Exploring everyday musical imagery : an experience-sampling study.

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dc.contributor.author Sherriff, Bronwyn Nadine
dc.date.accessioned 2011-06-21T06:57:33Z
dc.date.available 2011-06-21T06:57:33Z
dc.date.issued 2011-06-21
dc.identifier.uri http://hdl.handle.net/10539/10138
dc.description.abstract Psychological research regarding mental imagery is heterogeneous in nature owing to its internal nature. Mental imagery involving music is most simply defined as hearing music in the mind’s ear. Musical imagery (MI) is an understudied phenomenon particularly by means of non-experimental methods. This study investigated four dimensions of everyday MI: namely it’s content, nature, constancy and associated corporeal manifestations (for instance, foot-tapping, humming and so forth), via experience-sampling methods. Stage one of data collection involved a cross-sectional survey (n = 87) whereby participants provided retrospective self-reports concerning MI, pertinent demographic information, and particulars concerning their musical history. Stage two – implemented subsequent to piloting – utilised iterative sampling to illuminate the dimensions and descriptive facets of MI during everyday activities. Each participant (n = 16; 8 musicians; 8 non-musicians) was selected based on specific inclusion criteria, following stage one participation, and were invited to complete 21 questionnaires over seven days, receiving three SMS prompts per day. In terms of prevalence, MI was consistently experienced by participants, regardless of their musical background although musicians reported higher rates of MI occurrences. There was a statistically significant association between MI and musical training/experience (χ² = 6.35; d.f. = 1; p = .012). Furthermore, odds ratios suggested that the musicians demonstrated an 85% likelihood of experiencing MI as compared to the non-musicians (OR 1.85; CI 1.14 – 2.99). Daily exposure to music appeared to be an equally significant factor relating to every day MI incidences, particularly given the finding that the majority of participant’s MI episodes were familiar and recently heard. en_US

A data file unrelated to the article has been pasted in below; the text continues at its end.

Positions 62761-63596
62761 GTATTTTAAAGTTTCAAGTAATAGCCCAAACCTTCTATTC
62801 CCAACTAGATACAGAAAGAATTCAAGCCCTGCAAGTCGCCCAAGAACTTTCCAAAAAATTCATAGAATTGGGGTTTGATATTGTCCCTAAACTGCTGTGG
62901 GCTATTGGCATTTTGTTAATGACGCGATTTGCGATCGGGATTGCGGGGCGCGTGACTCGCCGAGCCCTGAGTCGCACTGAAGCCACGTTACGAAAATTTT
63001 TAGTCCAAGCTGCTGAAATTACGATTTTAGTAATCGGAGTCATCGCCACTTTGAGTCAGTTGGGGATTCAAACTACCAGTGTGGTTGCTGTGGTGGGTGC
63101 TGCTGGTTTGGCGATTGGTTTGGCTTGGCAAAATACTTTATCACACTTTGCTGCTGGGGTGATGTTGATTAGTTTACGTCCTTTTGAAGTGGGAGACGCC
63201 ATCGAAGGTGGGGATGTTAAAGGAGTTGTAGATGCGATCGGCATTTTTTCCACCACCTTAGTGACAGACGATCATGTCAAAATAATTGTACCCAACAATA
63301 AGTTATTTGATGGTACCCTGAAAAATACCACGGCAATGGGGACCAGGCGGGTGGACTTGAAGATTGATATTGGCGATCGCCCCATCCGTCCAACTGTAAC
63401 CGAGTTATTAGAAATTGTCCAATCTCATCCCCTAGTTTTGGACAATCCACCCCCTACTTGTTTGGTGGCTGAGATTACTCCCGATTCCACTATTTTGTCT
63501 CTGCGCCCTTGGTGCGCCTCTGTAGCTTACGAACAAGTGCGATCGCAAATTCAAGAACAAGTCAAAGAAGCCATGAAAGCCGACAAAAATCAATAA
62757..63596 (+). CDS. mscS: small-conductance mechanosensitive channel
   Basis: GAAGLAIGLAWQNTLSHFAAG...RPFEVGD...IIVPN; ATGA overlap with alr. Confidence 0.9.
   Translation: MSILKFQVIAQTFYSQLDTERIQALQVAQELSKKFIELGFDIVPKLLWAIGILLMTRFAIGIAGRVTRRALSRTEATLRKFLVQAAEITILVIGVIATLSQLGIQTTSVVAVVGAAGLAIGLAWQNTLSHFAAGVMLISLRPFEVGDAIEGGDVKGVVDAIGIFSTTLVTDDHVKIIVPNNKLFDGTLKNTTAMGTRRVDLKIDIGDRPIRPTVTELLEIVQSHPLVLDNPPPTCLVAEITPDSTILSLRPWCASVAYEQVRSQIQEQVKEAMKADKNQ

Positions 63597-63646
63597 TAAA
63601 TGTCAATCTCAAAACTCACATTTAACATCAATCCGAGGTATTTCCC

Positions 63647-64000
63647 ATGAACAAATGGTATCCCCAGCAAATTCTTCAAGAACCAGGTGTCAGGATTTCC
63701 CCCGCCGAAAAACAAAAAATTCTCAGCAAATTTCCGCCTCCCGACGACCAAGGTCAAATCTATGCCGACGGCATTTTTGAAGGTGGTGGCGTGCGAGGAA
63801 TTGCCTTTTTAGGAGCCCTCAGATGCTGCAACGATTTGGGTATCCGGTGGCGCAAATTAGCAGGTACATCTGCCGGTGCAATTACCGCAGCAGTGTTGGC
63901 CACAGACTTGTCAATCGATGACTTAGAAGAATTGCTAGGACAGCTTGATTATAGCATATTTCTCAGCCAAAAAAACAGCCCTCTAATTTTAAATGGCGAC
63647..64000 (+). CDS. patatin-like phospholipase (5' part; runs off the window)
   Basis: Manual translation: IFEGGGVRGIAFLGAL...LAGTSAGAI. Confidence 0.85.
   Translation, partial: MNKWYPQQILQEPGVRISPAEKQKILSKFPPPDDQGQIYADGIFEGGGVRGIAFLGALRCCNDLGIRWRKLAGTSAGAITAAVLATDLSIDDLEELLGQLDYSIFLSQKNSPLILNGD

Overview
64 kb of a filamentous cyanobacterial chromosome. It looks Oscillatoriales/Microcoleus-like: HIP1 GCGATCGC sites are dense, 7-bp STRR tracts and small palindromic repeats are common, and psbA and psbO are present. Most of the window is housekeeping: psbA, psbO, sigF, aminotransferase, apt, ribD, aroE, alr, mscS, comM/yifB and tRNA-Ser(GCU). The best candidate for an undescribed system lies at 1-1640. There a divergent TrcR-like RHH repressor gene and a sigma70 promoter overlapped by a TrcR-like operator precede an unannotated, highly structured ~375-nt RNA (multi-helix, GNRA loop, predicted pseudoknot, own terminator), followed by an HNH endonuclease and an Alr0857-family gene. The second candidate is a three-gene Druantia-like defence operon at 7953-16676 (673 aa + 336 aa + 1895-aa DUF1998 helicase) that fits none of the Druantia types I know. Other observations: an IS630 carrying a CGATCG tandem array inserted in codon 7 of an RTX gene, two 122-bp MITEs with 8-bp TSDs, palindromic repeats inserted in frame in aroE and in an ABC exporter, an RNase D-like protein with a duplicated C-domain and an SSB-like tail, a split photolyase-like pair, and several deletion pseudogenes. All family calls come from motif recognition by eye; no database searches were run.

dc.language.iso en en_US
dc.subject Auditory imagery en_US
dc.subject Corporeal manifestations en_US
dc.subject Experience-sampling en_US
dc.subject Musical imagery en_US
dc.subject Dimensions en_US
dc.subject Musicians en_US
dc.subject Non-musicians en_US
dc.title Exploring everyday musical imagery : an experience-sampling study. en_US
dc.type Thesis en_US

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